|Saturday, September 23, 2000||
IT is much easier said than done. I was provoked to go over episodes in my life after reading a pocketbook-sized booklet Forgiveness, comprising quotations on the subject by Anil Bhatnagar, published by Penguin India. All very pious statements to prove that forgiveness was nobler than anger and desire for revenge and ultimately it was the forgiver who won the battle against the person who had wronged him; that hatred took a heavy toll of oneís peace of mind and was self-destructive. It sounds very nice but consider the following examples from real life ómy life. Without any provocation or lapse of duty on my part, my super-boss insulted me in front of his staff. I was deeply hurt and humiliated. Later in the day, the boss explained away his bad behaviour by saying that what he said was not meant for me but for my immediate superior and he expected me to have the brains to understand him. During the tenure of my service I noticed that humiliating people who could not hit back was his second nature. Before he could repeat his first performance, I quit the job. But the anger remained and the insult rankled in my mind and would have continued to do so for the rest of my life. I got even with him by writing a profile which made fun of his intellectual pretensions. It was widely read and reproduced in many journals and books. I knew I had got even with him. I regained my peace of mind, then forgave and forgot him.
Yet another character whom I trusted caused me a lot of heartburn. I let him occupy a part of my property on the understanding that he would vacate it the day after I asked him to do so. Nothing was put down in writing: I accepted his word because I thought he was a gentleman. When I asked him to vacate my premises, he wanted me to find him an alternative accommodation. When I filed a suit against him, he forged letters from me, giving him rights of tenancy. It took me 20 years to get him out and that too because I discovered he had two passports ó one with a Hindu name for India, the second with a Muslim name for countries in the Middle-East. He was fired from one job after another. Although I got back my premises, I was out of pocket by several lakhs of rupees. How can I forgive and forget him?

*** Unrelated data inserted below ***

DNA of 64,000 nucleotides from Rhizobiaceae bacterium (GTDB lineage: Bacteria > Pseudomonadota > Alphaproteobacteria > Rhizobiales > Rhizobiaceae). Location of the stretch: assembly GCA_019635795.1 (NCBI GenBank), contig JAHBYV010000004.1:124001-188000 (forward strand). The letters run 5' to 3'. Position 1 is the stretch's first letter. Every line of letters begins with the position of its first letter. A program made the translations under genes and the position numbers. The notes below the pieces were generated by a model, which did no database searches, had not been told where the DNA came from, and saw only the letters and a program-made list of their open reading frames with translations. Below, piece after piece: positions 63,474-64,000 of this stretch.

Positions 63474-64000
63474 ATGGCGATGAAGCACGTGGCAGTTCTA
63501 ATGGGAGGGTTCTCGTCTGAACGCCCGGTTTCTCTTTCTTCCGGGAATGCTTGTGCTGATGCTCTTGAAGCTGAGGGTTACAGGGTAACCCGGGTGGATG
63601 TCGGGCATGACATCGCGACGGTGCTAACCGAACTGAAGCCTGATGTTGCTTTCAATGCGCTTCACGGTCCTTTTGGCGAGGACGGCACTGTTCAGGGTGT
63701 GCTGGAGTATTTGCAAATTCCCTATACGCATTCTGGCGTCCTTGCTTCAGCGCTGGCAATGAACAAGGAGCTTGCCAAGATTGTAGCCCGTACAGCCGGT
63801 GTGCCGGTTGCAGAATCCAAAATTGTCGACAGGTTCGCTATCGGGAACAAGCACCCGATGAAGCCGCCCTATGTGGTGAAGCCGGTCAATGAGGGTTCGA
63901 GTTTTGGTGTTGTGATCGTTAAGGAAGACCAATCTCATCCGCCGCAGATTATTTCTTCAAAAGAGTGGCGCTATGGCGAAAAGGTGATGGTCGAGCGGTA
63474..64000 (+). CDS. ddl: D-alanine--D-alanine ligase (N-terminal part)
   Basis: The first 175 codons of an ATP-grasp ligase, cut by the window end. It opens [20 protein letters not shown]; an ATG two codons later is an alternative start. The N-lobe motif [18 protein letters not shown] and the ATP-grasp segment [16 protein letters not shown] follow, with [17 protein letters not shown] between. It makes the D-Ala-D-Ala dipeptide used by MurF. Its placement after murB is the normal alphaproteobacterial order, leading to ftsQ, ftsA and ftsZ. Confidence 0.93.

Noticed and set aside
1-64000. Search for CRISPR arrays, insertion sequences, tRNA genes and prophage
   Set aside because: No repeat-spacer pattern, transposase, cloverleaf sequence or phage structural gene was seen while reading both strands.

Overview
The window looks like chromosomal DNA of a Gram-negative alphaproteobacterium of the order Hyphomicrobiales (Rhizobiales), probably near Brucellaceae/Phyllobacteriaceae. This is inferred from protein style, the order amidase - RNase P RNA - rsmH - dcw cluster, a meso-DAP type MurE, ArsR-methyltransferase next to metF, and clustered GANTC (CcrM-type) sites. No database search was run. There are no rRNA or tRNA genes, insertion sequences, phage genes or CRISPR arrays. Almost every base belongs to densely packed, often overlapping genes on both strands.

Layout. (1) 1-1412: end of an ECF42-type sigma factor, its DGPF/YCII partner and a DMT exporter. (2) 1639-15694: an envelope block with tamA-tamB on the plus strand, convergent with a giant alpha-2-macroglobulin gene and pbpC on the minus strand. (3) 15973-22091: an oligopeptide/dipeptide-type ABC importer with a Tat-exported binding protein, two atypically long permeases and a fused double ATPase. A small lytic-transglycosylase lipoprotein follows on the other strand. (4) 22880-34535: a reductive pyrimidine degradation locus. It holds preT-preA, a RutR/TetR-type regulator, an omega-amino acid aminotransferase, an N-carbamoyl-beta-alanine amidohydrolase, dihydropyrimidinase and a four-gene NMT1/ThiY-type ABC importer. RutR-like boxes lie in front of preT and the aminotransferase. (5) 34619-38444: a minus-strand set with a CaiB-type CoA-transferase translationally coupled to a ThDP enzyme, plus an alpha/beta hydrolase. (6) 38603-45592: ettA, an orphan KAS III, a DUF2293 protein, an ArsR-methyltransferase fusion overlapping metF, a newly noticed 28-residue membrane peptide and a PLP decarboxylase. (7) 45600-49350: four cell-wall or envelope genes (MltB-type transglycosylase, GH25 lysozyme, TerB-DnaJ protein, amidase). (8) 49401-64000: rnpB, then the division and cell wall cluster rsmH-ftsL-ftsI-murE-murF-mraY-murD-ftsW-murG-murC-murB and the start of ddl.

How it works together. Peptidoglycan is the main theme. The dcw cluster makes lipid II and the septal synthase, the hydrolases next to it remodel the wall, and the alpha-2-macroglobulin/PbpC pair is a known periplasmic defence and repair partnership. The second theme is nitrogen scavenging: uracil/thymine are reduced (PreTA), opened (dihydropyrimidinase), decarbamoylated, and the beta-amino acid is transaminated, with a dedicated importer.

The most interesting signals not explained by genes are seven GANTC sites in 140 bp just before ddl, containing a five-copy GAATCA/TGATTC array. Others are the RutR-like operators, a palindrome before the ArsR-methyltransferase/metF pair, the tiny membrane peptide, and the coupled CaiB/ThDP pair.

Fortunately, I did not suffer any other slights or betrayals of trust from any other people. I came to the conclusion that you cannot forgive unless you have righted a wrong done to you. It is not vengefulness but sticking out for fairness in oneís dealings. Am I wrong?
Examine the veracity of some of the quotations: "Forgiveness is an antidote to suffering". It is not. You may feel you are a superior person if you forgive someone who has wronged you but it will rankle your mind till you have settled scores with the wrong-doer. "Most of us find it difficult to forgive because we can only think of revenge". To right a wrong is not the same thing as revenge, it is more to teach the wrong-doer that wrong-doing does not pay. "When you cannot forgive someone for causing you hurt, you are allowing that person to control your thoughts and your life". Rubbish! None of the people who wronged me controlled my thoughts for more than a day or two. Then I rubbed them out of my life. "He who has not forgiven an enemy has never tasted one of the most sublime enjoyments of life." (Lavater). Not all people have enemies. I have none; many detractors but not one enemy. There is a Chinese saying that one who pursues revenge should dig two graves. Wrong again. You do not have to make revenge a life-long pursuit: just get even in as short a time as possible and thereafter get on with your life. In my own way I may have dug the graves of one or two people, I have no intention of digging my own.